Overall, this is a 5. There are some bright spots here and there in this movie, but they are just outweighed by the general boredom and heaviness of the rest of the film, and I found myself not giving a damn about nearly anything that happened on screen. Great acting and some strong scenes are burdened by poor dialogue and weak directing.

And that's pretty much it. I can't believe that this movie is believed to be one of 2013's best movies.
My friend and I walked out. .

1) Poor writing (on par with 4 out of 5 Hollywood movies these days).

This includes poor character development, unnatural dialogue, and a boring plot with no explanation of the world or characters (similar to the first, which I almost turned off). No explanation of the previous movie. (My friend hadn't seen the first. Even I saw the first and felt the dialogue was assuming too much).

2) Length - It felt like a first draft everyone was too afraid to edit down (and switch around). A shorter film (around 90 minutes) means a more concise story, and money left over in the budget to improve everything overall. From a business perspective, keeping people in their seats longer has no benefits in making the film money. Quantity does not equal quality.

3) Instead of trying to challenge or educate young people or teens (their target audience) about the world and politics by providing an intelligent story, they are doing the opposite.

Writing is the essence, which holds everything together and gives purpose. It is the mind of the film and the rest is the body. No amount of excellent sound, cinematography, good looking actors, special effects, or creative costumes can mask a poorly written or shallow story.
One of the most boring movies ever!
I watched this movie in a fantastic IMAX cinema with great company and no expectations. It was the perfect setting for a good movie to bamboozle me. Instead I must say that I just cannot understand how this movie has gotten such a high score. It was absolutely terrible. Nothing, Absolutely nothing happens for the first 1 hour and 15 minutes. By nothing, I don't just mean no action, I mean NOTHING!. Then for 25 minutes it moves from Nothing to a bit and then the movie ends.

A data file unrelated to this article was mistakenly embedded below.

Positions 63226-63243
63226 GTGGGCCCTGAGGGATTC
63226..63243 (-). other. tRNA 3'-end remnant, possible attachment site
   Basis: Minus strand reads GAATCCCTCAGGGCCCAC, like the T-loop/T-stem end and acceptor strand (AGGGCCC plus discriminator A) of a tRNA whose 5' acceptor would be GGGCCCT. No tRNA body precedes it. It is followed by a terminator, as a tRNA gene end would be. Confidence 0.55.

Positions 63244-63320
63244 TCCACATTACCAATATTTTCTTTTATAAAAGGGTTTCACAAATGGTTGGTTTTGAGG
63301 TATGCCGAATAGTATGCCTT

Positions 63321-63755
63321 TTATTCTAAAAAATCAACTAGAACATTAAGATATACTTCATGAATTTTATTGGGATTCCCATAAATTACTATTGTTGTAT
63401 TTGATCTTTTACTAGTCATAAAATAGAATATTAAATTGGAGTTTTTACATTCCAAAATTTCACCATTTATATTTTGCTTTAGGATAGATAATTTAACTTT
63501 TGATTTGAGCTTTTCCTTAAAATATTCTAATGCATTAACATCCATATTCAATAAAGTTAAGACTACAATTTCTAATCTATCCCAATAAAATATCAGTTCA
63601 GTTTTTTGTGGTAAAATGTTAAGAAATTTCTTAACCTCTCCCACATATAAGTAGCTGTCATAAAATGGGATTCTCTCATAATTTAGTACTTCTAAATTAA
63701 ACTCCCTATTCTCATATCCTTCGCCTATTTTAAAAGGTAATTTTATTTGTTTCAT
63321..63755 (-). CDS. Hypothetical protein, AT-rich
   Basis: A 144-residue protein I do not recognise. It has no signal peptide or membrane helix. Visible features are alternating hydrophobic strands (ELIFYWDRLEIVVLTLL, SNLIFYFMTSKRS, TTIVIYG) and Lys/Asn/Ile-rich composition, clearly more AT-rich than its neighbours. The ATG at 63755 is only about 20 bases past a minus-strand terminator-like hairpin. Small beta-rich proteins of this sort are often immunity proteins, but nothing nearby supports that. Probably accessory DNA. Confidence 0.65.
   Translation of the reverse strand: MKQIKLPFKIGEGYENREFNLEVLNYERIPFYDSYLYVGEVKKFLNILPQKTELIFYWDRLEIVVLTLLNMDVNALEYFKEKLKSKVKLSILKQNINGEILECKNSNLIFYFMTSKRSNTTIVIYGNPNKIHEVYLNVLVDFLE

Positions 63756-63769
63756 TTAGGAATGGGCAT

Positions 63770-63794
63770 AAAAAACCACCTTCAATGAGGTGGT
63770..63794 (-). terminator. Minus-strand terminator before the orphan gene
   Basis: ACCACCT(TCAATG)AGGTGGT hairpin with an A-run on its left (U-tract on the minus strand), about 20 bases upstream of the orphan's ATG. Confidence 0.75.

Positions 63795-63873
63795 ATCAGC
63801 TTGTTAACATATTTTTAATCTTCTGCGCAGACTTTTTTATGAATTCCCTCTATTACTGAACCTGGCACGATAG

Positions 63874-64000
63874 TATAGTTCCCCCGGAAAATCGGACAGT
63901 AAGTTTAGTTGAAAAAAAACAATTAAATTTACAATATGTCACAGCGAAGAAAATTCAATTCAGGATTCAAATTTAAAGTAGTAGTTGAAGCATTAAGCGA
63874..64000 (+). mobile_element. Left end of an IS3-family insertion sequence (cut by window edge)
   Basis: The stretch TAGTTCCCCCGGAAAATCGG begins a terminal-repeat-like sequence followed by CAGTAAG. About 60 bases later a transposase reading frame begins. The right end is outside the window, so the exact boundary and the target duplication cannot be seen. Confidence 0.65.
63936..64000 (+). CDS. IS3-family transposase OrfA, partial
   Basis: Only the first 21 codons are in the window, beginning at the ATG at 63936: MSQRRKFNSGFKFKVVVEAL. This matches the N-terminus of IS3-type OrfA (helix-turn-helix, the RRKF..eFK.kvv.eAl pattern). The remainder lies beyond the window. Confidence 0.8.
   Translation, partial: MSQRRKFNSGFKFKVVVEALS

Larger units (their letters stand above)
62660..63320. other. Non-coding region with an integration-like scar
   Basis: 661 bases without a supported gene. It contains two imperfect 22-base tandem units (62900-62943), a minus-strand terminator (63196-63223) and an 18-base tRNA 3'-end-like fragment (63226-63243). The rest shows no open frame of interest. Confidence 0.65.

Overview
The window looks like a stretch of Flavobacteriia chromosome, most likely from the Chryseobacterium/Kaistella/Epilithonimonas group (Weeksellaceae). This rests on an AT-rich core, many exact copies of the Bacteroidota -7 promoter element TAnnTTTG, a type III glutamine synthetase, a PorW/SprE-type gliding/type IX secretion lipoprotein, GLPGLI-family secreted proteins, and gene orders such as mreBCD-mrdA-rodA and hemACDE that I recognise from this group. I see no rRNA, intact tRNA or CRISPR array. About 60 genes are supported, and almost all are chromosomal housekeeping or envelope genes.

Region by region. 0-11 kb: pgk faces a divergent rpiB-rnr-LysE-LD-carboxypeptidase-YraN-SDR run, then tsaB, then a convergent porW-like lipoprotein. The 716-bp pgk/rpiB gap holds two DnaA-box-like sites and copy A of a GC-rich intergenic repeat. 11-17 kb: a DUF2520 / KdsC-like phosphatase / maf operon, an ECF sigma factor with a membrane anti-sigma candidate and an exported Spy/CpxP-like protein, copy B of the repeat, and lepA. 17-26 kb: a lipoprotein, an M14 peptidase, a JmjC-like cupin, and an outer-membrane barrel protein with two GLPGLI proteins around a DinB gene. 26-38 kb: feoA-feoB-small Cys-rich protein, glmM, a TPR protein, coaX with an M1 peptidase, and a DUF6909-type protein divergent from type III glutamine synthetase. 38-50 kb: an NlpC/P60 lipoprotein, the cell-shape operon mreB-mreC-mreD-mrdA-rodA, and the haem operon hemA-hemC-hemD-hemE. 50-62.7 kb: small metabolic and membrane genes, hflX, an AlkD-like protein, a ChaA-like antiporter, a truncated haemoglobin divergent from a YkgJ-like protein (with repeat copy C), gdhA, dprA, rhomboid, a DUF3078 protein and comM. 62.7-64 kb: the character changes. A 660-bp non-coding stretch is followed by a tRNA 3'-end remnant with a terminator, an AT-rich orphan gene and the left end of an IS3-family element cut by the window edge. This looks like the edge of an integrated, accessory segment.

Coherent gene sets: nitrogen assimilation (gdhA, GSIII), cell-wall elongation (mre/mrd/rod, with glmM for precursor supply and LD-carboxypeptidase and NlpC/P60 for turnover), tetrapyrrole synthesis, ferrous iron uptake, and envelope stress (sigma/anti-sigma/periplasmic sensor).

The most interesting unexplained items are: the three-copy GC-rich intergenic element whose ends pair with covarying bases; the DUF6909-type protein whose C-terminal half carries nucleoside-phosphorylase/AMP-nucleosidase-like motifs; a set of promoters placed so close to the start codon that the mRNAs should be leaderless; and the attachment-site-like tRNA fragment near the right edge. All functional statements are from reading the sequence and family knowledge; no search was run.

The only reason I haven't given this movie a 1 is that I can't really fault the acting.

Please spare yourself this misery, unless you need a nap.
Battle Royale II remake, wholly uncredited.
Mockingjay is like one of those films that the robots make fun of on MSTK3.

The only saving grace to this movie is the music the ripped off from the original—and mind you, this soundtrack is not even their best music. The music for Doggie Bag and Yumiko was so much better. People still listen to "Princes of the Universe" to this day, but I doubt anybody breaks out their old 45 of "Hanging Tree!" LPs The acting was BAD! Especially by the lead female. She was clearly cast in this role because her resemblance to Tatsuya Nanahara, and not her acting talent. The set looked like it came from a 70's kids show, and the costumes were terribly dated and cheesy.

A lot of people claim that it's supposed to be cheesy… Well that may be. But there is good cheese, and bad cheese…and this was just bad cheese. It's like they set out to make a sf block-buster…and then said "heck with it." It's like the neighborhood kids decided to put on the "Battle Royale 2" play for their parents, so they threw on their parent's old disco clothes and borrowed a crappy set from the community theater. It's just.that.bad.
Great, pulse-pounding and exhilarating.